About 27,100 people in the community in England contracted Covid-19 during the week from 19 to 25 August, which equates to about 1 in 2,000 individuals, with around 2,000 new cases per day, Reveal the latest data from the Office for National Statistics. (We see 12.40 am).
The team behind the work – which relies on samples from households – said the data again indicated that the infection rate in England remains flat, with no clear sign of high or low, after the rate rose in July.
But the researchers are behind Covid-19 Symptom Study App They say their data, based on the swab test of people who reported symptoms, tells a slightly different story, revealing a slight rise in daily cases of Covid-19.
The latest data show that from August 16 to 29, 2020, there were an average of 1,423 new cases per day in England, compared to 1073 cases reported in the week prior to the period from August 9 to August 22. For the United Kingdom, the numbers are 1,974 and 1,292 new cases per day respectively.
Tim SpectorThe increase in numbers is occurring with increased economic activity and travel, said a professor of genetic epidemiology at King’s College London and chief researcher into the study of Covid-19 symptoms, said.
Earlier this week the experts She told The Guardian that test numbers from the government indicated that infections in the UK had risen since early July, although they had stabilized in August, even after taking the increase in the number of tests taken into account.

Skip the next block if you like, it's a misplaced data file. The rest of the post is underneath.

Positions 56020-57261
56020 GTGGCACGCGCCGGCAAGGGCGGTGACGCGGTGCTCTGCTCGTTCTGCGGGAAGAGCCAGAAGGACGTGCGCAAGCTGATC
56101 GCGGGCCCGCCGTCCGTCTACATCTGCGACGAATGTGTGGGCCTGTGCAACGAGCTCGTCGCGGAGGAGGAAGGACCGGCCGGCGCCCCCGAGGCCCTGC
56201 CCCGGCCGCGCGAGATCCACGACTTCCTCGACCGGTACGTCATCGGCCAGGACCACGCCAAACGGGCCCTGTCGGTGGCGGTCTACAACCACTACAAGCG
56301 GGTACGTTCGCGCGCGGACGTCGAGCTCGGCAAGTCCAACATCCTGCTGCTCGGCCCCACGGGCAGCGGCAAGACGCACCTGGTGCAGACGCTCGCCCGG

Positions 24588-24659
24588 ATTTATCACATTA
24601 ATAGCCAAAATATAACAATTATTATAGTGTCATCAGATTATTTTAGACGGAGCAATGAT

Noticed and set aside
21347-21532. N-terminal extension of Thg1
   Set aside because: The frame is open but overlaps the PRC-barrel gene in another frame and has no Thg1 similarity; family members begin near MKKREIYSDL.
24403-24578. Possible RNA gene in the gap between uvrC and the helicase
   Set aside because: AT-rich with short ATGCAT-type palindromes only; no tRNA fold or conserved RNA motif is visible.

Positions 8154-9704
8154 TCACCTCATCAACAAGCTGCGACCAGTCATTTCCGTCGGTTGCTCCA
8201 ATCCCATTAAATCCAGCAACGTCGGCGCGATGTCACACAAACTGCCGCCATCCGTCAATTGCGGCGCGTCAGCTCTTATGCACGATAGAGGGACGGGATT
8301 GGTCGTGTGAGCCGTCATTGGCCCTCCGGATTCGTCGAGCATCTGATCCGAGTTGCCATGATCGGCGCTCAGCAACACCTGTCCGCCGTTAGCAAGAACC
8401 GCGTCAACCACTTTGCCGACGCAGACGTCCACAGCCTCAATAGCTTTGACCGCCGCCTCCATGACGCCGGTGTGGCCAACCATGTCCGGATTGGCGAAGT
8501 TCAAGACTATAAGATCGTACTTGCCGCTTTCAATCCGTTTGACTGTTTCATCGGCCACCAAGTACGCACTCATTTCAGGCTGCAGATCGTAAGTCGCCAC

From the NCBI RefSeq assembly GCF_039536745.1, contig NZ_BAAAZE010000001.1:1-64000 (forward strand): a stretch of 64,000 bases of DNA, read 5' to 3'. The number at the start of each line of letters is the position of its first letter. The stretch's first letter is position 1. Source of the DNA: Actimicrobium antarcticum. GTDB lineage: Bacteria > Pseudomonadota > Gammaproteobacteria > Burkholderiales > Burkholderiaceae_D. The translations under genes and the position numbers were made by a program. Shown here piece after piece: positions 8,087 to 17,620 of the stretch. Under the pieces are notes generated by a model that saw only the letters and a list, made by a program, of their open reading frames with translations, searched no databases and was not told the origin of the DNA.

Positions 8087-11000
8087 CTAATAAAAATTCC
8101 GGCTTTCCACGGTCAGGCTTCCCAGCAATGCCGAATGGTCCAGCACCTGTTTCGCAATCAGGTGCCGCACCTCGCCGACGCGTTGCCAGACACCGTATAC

Professor Neil Ferguson“What he clearly demonstrates is that we are in a situation where the number of cases is rising. So we don’t have much room to maneuver,” said an epidemiologist at Imperial College London at the time.
In response to the latest numbers, Professor Oliver Johnson, Professor of Information Theory, School of Mathematics, University of Bristol said:
Today’s ONS survey numbers are very similar to last week. In fact, the long-term trend has broadly held steady since the start of July, indicating that the R value is very close to 1.
This data may appear to contradict the recent increase in UK cases: this may be in part because some of those cases were detected by targeted testing at hotspots. Moreover, it is important to note that the ONS survey only covers England and Wales. A large percentage of the recent increase in cases has occurred in Scotland and Northern Ireland and thus will not be visible here.
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